I’m not really from the suburbs, though, but I am certainly not working retail and riding the buses everywhere. I sometimes attribute my recent (as in the most recent decade) dearth of completed writing projects to the fact that I have little time (more likely: I am lazy or I am discouraged by how few books I sold, how few stories/poems I placed, and how little traffic this blog gets).
However, I cannot help but note that my most fertile time writing was college, where it seemed like I had a lot of free time for writing (which was mostly time when I was supposed to be writing papers for school, but spent a lot of the desk time in another “window” of LotusWorks working on short stories). But I don’t know that I wrote more because I had time, but because I was meeting and interacting with a lot more varied people.
I mean, now, I work from home (part time, full time, or more than full time depending upon the contracts/employment situation). I go to church, I go to the shops, I go to my martial arts classes, and I interact with people on a very polite acquaintance level. I don’t, or at least haven’t recently, been in situations like the laundromat where I’m present for a period of time getting glimpses and sometimes a bit more of other people. So maybe I really do need to make more time in coffee shops watching people. Or maybe in the laundromat, since it just occurs to me that my dryer didn’t turn on for the last load last night–which means I know what my free time today will be: Troubleshooting the dryer and perhaps improvising a clothesline again.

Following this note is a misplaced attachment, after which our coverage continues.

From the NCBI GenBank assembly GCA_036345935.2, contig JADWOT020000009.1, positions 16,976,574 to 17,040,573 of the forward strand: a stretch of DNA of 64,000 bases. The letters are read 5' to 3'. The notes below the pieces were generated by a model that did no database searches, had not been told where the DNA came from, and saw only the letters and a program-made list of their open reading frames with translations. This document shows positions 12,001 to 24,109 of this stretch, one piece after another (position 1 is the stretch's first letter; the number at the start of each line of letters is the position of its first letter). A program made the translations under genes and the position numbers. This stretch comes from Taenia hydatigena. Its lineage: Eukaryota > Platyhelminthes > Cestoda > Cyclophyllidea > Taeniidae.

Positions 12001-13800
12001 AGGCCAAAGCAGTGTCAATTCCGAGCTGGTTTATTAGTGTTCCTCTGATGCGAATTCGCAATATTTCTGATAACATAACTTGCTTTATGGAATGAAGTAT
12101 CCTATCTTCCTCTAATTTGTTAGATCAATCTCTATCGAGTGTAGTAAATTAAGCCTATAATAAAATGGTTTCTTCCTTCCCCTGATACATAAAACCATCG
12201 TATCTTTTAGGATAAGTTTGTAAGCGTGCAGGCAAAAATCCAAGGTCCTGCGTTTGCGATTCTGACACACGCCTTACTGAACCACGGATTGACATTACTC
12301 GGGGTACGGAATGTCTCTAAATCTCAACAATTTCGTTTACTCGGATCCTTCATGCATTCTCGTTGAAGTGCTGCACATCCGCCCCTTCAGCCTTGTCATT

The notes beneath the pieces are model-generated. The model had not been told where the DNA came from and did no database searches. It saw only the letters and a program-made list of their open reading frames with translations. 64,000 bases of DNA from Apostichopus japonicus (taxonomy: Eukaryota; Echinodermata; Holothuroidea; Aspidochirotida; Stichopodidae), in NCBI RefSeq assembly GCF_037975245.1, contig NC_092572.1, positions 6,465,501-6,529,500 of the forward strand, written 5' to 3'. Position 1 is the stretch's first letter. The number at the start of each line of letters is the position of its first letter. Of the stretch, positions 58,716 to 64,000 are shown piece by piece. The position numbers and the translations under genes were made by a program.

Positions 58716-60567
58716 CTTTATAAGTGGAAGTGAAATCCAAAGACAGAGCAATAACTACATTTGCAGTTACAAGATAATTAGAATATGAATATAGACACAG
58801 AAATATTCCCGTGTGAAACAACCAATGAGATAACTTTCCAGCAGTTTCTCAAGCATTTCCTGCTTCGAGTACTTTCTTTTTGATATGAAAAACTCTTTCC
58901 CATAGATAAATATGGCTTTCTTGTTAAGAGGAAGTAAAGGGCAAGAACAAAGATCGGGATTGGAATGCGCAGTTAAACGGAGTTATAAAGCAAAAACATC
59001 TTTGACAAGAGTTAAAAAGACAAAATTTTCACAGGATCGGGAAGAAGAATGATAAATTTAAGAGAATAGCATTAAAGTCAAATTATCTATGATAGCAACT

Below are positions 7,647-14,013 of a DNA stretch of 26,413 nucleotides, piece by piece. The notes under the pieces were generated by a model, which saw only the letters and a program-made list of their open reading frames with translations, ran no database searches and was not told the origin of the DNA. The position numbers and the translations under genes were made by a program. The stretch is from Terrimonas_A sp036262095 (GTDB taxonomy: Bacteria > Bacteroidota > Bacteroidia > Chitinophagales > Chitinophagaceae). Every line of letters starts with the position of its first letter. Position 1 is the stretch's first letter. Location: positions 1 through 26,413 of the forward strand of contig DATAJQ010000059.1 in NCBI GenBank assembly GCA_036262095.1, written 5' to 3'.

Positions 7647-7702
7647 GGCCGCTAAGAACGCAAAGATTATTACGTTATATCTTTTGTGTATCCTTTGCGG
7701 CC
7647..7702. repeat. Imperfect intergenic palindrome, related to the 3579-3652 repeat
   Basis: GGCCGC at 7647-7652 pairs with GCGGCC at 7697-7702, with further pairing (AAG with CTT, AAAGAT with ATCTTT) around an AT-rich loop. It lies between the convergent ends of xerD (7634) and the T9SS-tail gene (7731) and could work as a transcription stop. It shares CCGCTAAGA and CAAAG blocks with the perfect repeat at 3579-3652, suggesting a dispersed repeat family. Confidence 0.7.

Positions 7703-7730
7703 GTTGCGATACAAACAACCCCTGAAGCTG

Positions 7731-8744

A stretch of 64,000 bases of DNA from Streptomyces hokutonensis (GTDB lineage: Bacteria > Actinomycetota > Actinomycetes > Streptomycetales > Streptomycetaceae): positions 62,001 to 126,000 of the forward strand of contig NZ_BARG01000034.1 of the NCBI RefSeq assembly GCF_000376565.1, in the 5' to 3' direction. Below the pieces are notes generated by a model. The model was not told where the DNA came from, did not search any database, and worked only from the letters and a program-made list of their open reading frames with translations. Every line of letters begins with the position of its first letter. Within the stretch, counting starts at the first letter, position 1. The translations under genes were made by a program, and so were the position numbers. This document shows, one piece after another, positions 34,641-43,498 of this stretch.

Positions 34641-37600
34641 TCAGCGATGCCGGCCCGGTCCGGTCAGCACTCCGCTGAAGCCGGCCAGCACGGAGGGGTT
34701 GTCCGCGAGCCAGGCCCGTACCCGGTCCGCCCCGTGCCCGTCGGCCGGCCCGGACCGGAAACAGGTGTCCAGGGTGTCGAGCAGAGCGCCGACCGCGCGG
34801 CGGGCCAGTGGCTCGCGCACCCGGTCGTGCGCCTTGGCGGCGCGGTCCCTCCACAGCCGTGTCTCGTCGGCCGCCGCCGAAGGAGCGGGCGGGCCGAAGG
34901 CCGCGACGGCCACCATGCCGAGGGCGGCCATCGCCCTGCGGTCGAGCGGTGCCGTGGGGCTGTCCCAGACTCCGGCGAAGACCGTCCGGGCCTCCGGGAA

At any rate, the incident at the laundromat reminded me of something in my journal from September 16, 1992:
Tonight I met Terry. I don’t know her last name, nor even if her name is spelled Terry. All I know is that she is a confused young lady wandering the streets of Milwaukee, asking strangers at bus stops if she can sit and talk with them.
My friend Brian and I were sitting alone at a bus stop on 76th and Burleigh, drinking Mountain Dew and speaking of the treasures we had accumulated at the local hobby shop. We had seen the previous bus go by and we were ready for a moderate wait, but the Cthulhu Mythos occupied our time until Terry arrived.
“Can I sit here and talk to you guys?” she asked in speech slightly slurred.
Brian was silent. “Sure, why not?” I said, pulling my backpack closer to my side to offer her a space to sit on the metal bench and, more importantly, protect my possessions if need be.
She hunched on the edge of the bench. “I just need someone to talk to,” she said.